A guy once said to me, “Life is like a sandwich. The more bread you have, the less $#%!*@ you have to eat.”

This rather indecorous, if utterly accurate, truism came to mind recently.

My mother, who is 80, has Alzheimer’s disease and has limited mobility due to a stroke. She fell off her chair and literally could not get up.

After I helped her get back into her chair, I ended up spending much of the day with her. Throughout that day, she and I faced one trial after another. She had enormous challenges just moving around. We struggled together — but I was by her side, and that was what mattered.

While I was with her, one of my sons was running, landed hard — and broke his left hand.

They call those of us with young kids and aging parents the sandwich generation. That’s the sandwich I’m in. And just for that one day, it was a really rotten sandwich.

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It’s frustrating when you cannot do as much as you would like for the ones you love.

Actually, there was something. We decided to move to a bigger place — and moved my mom in with us. She was on board and is happy with the arrangement. The way things are, it was either that or put her in a home, and she didn’t want that and neither did I.

But that does nothing to alleviate the underlying issues — the Alzheimer’s, the stroke.

I cannot revise history. I can only deal with it in the best way possible.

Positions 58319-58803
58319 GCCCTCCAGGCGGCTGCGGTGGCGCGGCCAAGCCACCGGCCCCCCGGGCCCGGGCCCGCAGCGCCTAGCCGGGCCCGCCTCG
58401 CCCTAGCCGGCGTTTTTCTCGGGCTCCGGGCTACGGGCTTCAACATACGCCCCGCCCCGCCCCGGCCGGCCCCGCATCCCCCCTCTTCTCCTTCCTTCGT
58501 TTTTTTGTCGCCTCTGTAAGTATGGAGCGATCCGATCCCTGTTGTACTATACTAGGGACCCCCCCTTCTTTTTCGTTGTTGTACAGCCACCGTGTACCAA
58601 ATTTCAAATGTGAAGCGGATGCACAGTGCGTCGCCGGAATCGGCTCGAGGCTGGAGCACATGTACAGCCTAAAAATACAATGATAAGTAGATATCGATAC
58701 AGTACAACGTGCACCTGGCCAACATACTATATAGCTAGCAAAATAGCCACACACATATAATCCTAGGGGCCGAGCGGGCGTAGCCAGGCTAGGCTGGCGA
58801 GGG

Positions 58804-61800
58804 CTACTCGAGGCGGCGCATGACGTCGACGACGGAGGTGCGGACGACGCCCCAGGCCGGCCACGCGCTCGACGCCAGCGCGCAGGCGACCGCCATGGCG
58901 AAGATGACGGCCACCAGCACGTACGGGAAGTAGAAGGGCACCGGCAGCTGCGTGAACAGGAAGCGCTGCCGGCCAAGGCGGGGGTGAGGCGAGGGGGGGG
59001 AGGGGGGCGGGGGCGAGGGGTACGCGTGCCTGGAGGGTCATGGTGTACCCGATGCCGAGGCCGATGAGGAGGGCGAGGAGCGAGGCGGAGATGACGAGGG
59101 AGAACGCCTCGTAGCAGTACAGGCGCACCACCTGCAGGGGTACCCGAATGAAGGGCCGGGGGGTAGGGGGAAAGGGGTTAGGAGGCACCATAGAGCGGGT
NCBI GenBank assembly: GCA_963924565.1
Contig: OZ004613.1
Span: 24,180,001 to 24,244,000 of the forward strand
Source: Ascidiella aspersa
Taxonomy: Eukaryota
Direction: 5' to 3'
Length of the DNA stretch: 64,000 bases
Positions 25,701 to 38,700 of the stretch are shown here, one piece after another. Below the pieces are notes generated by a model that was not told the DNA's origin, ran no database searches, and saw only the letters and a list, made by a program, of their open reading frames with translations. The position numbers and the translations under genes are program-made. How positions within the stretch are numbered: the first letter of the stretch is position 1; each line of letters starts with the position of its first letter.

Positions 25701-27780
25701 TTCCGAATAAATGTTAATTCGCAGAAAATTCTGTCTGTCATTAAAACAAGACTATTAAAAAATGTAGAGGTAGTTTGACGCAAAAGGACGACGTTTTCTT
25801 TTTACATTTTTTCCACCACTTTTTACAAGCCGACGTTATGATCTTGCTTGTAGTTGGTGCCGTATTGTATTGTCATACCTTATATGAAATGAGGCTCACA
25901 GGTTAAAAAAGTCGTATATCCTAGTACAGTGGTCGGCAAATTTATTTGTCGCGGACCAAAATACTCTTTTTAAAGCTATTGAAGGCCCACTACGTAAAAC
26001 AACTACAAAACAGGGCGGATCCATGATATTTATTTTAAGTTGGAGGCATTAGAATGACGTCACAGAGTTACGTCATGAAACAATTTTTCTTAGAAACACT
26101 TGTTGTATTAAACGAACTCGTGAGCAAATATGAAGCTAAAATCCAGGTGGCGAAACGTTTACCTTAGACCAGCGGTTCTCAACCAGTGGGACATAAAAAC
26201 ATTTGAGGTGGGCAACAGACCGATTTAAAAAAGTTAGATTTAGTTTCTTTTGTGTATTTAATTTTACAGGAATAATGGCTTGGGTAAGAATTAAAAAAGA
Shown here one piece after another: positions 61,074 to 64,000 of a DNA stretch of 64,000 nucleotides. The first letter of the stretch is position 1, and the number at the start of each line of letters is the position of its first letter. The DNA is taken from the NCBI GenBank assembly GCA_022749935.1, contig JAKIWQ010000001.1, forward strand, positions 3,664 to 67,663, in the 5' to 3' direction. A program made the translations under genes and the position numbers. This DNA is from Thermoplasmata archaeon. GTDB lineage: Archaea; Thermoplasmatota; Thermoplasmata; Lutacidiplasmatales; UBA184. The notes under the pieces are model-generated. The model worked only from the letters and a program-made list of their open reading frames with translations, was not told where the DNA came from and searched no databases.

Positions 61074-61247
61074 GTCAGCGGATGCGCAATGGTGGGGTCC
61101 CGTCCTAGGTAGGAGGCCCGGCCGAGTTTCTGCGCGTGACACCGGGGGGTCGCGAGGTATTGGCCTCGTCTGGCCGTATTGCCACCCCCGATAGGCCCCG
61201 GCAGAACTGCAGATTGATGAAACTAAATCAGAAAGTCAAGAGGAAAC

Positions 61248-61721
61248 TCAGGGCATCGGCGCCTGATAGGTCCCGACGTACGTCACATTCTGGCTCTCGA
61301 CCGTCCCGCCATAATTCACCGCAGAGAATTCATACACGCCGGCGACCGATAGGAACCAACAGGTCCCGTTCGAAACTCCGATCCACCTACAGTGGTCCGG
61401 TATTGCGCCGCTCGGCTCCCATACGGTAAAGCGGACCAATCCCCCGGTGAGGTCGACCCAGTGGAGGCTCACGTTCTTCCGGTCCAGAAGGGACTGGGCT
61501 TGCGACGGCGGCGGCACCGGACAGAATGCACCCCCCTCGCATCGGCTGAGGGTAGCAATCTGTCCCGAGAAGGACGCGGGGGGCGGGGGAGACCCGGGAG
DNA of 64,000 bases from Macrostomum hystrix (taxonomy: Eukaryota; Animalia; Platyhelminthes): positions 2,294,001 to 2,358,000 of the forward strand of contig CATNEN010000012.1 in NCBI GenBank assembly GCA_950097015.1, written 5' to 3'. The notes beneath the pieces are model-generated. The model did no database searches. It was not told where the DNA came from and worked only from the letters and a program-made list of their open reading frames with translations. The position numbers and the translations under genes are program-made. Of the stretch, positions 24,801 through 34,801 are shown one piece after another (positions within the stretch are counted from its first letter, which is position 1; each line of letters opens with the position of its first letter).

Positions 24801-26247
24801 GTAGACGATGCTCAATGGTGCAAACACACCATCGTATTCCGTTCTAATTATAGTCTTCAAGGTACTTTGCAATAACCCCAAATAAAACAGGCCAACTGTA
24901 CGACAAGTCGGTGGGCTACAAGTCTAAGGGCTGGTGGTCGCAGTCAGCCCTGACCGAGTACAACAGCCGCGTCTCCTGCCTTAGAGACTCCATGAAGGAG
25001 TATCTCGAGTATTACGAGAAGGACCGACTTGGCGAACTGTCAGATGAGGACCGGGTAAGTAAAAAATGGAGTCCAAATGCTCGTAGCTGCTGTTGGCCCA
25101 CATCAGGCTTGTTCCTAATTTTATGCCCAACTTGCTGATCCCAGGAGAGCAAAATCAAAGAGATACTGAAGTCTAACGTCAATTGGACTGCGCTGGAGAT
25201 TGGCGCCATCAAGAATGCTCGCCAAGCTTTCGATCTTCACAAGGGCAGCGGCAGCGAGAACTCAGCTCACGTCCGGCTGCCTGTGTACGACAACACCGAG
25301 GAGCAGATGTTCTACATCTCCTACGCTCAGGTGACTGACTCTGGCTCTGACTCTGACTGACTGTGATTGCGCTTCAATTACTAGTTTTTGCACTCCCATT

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Likewise, with my son, I can empathize. I can bring him Advil. I can buy him extra stuff. But I cannot turn the clock backward to the moment just before he fell and broke his hand. I cannot revise history. I can only deal with it in the best way possible.

People have talked for a long time about helicopter parents — those who lurk, check out their kids’ social media, call 10 times a day, hover over every move.

I don’t think I’m that kind of parent. I stay out of my kids’ rooms as if those rooms were radioactive (which maybe they are).

There’s another kind of parent I just heard described — the snowplow parent.

Snowplow parents constantly clear a path for their children, so the children don’t have to face the consequences of their actions. Guilty.

I don’t think I cross the line into true snowplow parenthood, but most people who do cross the line don’t think do. Hmm.

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There’s a wonderful truism I heard, which — unlike the truism with which this piece began — contains no expletives. It goes as follows:

“We cannot help anyone with whom we are emotionally involved. The proof is that anyone we’ve tried to help, with whom we are emotionally involved, is probably worse off today than the day we started trying to help them.”

I can’t “help” my mother’s Alzheimer’s or the limited mobility that resulted from her stroke.

I cannot “help” my son’s broken hand heal.

I cannot do anything other than love them and show up for them, and hurt when they hurt. I cannot do anything other than be there, and be supportive, and be a shoulder to lean on in every way possible. I cannot do anything other than offer my true self to them — and help what I can help them with and listen to their woes, their concerns, their cares, and their cries.

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Sometimes, being part of the sandwich generation really feels like the sandwich I mentioned a moment ago.

But if we were put on earth to love and serve, it doesn’t mean we get to dictate the health and well-being of the people we love.

We do get to love them — and that has to be enough.

Twelve-time national best-seller Michael Levin runs Business Ghost, America’s leading provider of ghostwritten memoirs and business books. He has four children.